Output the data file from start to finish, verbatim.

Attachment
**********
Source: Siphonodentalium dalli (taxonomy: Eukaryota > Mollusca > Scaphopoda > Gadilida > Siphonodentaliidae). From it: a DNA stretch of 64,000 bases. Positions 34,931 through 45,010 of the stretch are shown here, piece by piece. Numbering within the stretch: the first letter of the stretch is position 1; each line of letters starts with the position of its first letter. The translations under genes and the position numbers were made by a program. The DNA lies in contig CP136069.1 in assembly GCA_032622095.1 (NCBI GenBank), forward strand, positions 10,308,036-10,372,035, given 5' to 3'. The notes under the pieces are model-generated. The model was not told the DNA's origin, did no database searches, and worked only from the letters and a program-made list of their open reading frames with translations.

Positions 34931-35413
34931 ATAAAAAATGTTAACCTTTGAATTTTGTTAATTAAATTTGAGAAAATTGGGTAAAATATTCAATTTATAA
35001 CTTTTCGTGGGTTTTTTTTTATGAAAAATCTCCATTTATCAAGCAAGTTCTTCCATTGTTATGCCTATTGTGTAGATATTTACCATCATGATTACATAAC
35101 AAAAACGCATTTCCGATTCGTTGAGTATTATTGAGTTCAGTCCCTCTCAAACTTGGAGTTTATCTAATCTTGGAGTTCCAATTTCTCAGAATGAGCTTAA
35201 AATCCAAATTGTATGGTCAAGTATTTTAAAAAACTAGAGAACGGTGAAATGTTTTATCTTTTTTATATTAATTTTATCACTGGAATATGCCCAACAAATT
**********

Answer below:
Source: Siphonodentalium dalli (taxonomy: Eukaryota > Mollusca > Scaphopoda > Gadilida > Siphonodentaliidae). From it: a DNA stretch of 64,000 bases. Positions 34,931 through 45,010 of the stretch are shown here, piece by piece. Numbering within the stretch: the first letter of the stretch is position 1; each line of letters starts with the position of its first letter. The translations under genes and the position numbers were made by a program. The DNA lies in contig CP136069.1 in assembly GCA_032622095.1 (NCBI GenBank), forward strand, positions 10,308,036-10,372,035, given 5' to 3'. The notes under the pieces are model-generated. The model was not told the DNA's origin, did no database searches, and worked only from the letters and a program-made list of their open reading frames with translations.

Positions 34931-35413
34931 ATAAAAAATGTTAACCTTTGAATTTTGTTAATTAAATTTGAGAAAATTGGGTAAAATATTCAATTTATAA
35001 CTTTTCGTGGGTTTTTTTTTATGAAAAATCTCCATTTATCAAGCAAGTTCTTCCATTGTTATGCCTATTGTGTAGATATTTACCATCATGATTACATAAC
35101 AAAAACGCATTTCCGATTCGTTGAGTATTATTGAGTTCAGTCCCTCTCAAACTTGGAGTTTATCTAATCTTGGAGTTCCAATTTCTCAGAATGAGCTTAA
35201 AATCCAAATTGTATGGTCAAGTATTTTAAAAAACTAGAGAACGGTGAAATGTTTTATCTTTTTTATATTAATTTTATCACTGGAATATGCCCAACAAATT